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On September 27 of this year, the Taliban unleashed a furious rocket attack on the Kabul airport, protesting the US Secretary of Defense visiting the capital, yet killing and wounding civilians and destroying nearby houses. Underneath the rubble and chaos were boxes of Ibu shawls.

Our colleagues in India had agreed to hand-spin and weave their buttery soft pashminas that we love in a simple, luscious black and send them to Kabul for the women there to embroider - since, after months of searching, we couldn't find the quality fabric we wanted in Afghanistan. Knowing violence in their own area of Kashmir, the weavers were happy to help us out and whipped up an order of midnight-black luxury.

I learned of the attack at the same time I learned that the shawls had arrived at Hamid Karzai airport. Who could even get there to pick them up through all of the security detail and rocket-sized debris? We had no choice but to wait, hoping our shawls wouldn't get lost in the wreckage. Because - and here’s the kicker - they were heading to women in Kabul who wanted to embroider on them their hope for Peace.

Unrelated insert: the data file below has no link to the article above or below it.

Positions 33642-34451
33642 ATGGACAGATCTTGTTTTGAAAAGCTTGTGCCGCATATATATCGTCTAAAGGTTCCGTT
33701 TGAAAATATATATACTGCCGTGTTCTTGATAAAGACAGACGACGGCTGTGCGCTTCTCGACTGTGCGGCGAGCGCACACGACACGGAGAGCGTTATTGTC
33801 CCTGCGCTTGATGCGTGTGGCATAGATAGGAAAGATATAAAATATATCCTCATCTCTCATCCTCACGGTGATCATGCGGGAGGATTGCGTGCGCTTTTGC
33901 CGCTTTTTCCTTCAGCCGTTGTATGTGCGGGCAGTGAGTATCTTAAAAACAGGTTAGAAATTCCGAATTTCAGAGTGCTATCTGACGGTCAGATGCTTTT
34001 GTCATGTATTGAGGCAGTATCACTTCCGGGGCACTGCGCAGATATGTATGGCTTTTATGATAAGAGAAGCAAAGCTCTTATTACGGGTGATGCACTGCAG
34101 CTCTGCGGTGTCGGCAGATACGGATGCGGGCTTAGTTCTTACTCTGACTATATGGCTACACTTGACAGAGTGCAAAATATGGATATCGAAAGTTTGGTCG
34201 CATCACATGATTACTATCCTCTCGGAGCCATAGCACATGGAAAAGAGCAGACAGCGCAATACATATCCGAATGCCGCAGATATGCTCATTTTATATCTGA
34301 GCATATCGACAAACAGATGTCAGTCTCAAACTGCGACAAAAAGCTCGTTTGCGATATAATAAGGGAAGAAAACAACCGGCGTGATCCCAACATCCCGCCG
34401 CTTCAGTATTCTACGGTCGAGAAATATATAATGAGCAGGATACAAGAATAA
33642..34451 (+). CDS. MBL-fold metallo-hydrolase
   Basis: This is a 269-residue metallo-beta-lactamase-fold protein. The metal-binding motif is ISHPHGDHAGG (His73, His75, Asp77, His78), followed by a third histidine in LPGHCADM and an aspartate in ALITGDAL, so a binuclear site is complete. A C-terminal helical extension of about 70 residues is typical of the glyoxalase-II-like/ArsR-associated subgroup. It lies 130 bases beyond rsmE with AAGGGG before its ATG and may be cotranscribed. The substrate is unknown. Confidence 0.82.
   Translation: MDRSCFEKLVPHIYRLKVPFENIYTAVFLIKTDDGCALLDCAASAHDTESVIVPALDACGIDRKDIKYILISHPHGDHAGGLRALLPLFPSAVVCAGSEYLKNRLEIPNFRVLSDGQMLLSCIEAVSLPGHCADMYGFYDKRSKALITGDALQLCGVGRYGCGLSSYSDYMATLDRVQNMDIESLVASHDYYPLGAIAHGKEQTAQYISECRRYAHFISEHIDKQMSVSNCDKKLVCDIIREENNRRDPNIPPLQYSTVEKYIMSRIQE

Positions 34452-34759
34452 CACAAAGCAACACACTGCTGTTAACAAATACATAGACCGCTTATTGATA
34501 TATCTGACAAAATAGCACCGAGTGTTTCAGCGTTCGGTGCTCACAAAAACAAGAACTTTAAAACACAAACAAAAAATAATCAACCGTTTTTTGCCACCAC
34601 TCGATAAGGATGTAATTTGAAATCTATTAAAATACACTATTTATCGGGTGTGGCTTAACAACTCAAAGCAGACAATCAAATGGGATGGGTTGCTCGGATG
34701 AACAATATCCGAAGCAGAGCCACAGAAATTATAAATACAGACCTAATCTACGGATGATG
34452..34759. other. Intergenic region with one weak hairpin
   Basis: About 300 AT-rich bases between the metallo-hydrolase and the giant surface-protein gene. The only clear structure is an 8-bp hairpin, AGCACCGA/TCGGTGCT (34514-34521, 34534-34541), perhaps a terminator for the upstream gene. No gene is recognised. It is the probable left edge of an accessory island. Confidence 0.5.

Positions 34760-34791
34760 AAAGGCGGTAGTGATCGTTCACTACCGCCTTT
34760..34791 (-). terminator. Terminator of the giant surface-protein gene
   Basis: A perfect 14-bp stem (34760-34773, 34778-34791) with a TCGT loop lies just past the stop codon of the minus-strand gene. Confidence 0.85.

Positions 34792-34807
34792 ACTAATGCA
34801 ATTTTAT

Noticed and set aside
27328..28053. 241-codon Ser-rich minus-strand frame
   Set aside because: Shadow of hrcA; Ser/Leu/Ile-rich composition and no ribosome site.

By some astonishing miracle, the pashminas made their way eventually to the women of Zarif Design, where Zolaykha Sherzad oversees a remarkable group of artisans. In that war-saturated city, women arrived at work the next day to begin, again and yet again, to embroider an illusive peace on the soft fabric of their dreams. The stitches look like graceful waves spilling over one's shoulder. Waves of the word peace, written in Farsi.

The Peace Pashminas have arrived at last at Ibu, and we are so honored to offer these to you. I couldn’t imagine a more meaningful gift to bestow on another at the time of this holiday gift-exchange, when we reach for the highest in one another, when we lift our hopes to the light and celebrate resilience and possibility.  

As I write, perched on the eve of Thanksgiving, I add to my cornucopia of thanks this small miracle. That women around this fragile, anxious, war-weary world, are still getting up each morning to embroider the torn places with their hope.  Their imagination. Their determination. These are true Ibu, and there is a whole world of them, and we are a part of their hope.  

I want to say this day, more than any day - blessings on your family and friends and festive gatherings of thanks, and upon the women of the world who teach us, every day, after dreams are shattered - impossibly deferred - to begin again, and yet again, to hope.

All the Best,
Susan Hull Walker